So the US can’t conquer a country it has been at work crippling for years, a country just barely big enough and sophisticated enough to make a credible opponent when in good shape. Leaving now, that would indeed be a case of cut and run. It’s more than a military defeat, more than a political disaster, it’s a catastrophe of historic proportions. So it’s not surprising that Bush and Poodle are sure they have to stay there.

If it’s a catastrophe to cut and run, why should we cut and run? How can a good argument for ‘staying the course’ be not good enough? Because we’re *not* going to stay the course. Because we *are* going to cut and run, and sooner is much better than later. Later only makes the defeat even bigger.

Why am I so sure we’re going to cut and run? Here are three inter-related reasons.

1. Military people always said the US needed a lot more troops, as many as 500,000. Few people today would disagree. 500,000 troops means instituting a draft. This doesn’t seem a real political possibility, especially since controlling Iraq promises no noticeable benefits. The US can get the oil, if it likes, without controlling the whole country. It can apply political pressure, economic pressure, or even physically cut the flow of oil. Of course the latter approach would have steep political costs, but not so steep as the war itself. The idea that Americans would countenance a draft for basically nothing is a non-starter, especially when even a draft doesn’t guarantee victory, and when no victory after this dÈbacle is going to impress the world very much.

2. It is often said that the US has squandered the good will it gained world-wide after 9-11. It should also be noted that the US has squandered the goodwilll it gained *domestically* after 9-11. Americans are not united behind the war on terror because too many of them don’t believe in its efficacy. If the US could not gain victory united, it certainly won’t gain it divided. The war in Iraq won’t, barring preposterousy massive new efforts, suddenly become efficacious as any kind of war on anything at all, so this disunity is here for the duration.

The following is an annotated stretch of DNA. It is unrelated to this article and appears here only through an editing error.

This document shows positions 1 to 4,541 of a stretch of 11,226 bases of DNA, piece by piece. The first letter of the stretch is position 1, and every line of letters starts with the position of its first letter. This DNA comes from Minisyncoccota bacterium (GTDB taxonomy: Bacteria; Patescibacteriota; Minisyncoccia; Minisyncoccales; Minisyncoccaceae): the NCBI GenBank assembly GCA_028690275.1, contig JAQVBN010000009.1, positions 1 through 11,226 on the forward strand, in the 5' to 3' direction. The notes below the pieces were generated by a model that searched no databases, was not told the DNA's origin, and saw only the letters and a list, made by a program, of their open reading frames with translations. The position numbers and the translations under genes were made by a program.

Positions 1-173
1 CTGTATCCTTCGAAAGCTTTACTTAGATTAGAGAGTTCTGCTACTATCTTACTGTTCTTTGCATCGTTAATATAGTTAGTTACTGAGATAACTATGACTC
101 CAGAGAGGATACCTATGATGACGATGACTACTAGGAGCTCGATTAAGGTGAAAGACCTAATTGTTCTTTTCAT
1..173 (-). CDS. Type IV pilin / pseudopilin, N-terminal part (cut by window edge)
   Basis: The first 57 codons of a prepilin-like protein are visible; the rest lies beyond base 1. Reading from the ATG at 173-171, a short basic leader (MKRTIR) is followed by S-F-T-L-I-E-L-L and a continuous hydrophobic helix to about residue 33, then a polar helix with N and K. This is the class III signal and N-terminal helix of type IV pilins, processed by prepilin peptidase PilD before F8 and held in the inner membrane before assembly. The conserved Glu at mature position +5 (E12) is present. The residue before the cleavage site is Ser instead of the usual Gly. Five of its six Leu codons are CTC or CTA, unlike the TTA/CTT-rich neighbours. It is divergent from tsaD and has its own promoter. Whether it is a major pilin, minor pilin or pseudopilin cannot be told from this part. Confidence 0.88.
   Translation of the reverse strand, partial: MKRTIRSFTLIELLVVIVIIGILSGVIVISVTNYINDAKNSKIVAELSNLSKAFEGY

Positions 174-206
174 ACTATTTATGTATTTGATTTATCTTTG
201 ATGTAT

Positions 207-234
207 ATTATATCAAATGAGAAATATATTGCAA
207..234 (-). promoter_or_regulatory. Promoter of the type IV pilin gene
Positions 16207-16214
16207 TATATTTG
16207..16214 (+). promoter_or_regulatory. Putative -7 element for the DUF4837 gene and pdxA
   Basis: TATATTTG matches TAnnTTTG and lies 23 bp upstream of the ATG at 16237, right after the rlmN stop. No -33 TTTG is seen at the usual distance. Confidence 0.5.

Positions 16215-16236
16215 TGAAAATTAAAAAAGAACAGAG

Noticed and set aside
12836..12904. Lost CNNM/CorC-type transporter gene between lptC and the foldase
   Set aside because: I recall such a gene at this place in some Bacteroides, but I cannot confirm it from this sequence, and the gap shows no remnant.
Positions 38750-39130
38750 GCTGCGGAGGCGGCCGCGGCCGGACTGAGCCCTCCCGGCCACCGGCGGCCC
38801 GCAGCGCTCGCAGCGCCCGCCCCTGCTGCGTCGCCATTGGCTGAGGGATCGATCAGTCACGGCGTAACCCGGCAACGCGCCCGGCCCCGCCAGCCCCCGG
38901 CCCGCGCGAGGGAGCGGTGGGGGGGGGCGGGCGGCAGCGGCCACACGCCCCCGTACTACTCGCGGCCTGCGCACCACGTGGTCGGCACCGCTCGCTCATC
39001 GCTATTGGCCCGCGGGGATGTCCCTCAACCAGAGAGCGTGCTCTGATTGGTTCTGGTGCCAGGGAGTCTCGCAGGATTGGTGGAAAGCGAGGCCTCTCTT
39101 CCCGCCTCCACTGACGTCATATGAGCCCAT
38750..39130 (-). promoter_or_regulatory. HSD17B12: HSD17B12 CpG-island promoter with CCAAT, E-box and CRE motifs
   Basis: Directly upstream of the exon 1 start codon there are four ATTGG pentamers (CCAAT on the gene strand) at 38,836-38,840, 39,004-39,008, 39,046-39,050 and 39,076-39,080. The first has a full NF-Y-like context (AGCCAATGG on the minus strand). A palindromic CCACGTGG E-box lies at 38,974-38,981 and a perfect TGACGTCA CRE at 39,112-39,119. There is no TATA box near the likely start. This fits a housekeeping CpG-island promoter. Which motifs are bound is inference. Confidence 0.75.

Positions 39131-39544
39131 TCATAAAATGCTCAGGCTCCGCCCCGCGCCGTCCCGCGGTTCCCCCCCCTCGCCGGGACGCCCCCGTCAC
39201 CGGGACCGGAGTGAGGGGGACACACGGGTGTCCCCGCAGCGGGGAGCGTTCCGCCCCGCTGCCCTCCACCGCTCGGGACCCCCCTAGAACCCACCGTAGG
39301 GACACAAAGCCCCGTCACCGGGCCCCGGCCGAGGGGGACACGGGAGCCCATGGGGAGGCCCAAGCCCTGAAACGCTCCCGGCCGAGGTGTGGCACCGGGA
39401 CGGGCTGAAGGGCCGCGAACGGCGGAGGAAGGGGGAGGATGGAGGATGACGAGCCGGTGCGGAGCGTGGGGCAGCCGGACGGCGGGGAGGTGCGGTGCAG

3. Even if the US could control Iraq, there would be no strategic advantage. US victory would only send alarm bells ringing world-wide, even louder than they’re ringing right now. That the US should kill something like half a million people in a country that had done absolutely nothing to endanger Americans – that, as others have said, will send every non-poodle country in the world rushing to upgrade its military capacities, often through nuclear weapons. This will simply make the US’ relative strategic position incomparably worse than if it does *not* win in Iraq.

In other words, “should the US cut and run?” is the wrong question, and the argument for not cutting and running has no force. Both presuppose that the US has a choice in the matter, and it does not. The right question is: *when* should the US cut and run? Since sooner is a less bad defeat, sooner is better.

The song says:

Now this story has no moral, this story has no end,
This story just goes to show that there ain’t no good in man.

But maybe there is a small lesson for the US government: we are Britain circa 1956. It’s over. From now on, if the US wants something done – like preventing one, two, many 9-11s – it will have to make real alliances, the old way, not by recruiting cute little doggies to run at its heels. It will have to reconcile itself with the preponderance on world opinion on most issues, including the old favorite Israel, and it will have to stop talking nonsense about democracy. No one who counts is interested any more.

MICHAEL NEUMANN is a recently retired professor of philosophy.  He is the author of  What’s Left: Radical Politics and the Radical Psyche and The Case Against Israel. He can be reached at:mneumann@trentu.ca and maintains a blog at http://insufficientrespect.blogspot.fr/

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Michael Neumann is a professor of philosophy at a Canadian university.  He is the author of What’s Left: Radical Politics and the Radical Psyche and The Case Against Israel.  He also contributed the essay, “What is Anti-Semitism”, to CounterPunch’s book, The Politics of Anti-Semitism.  He can be reached at mneumann@live.com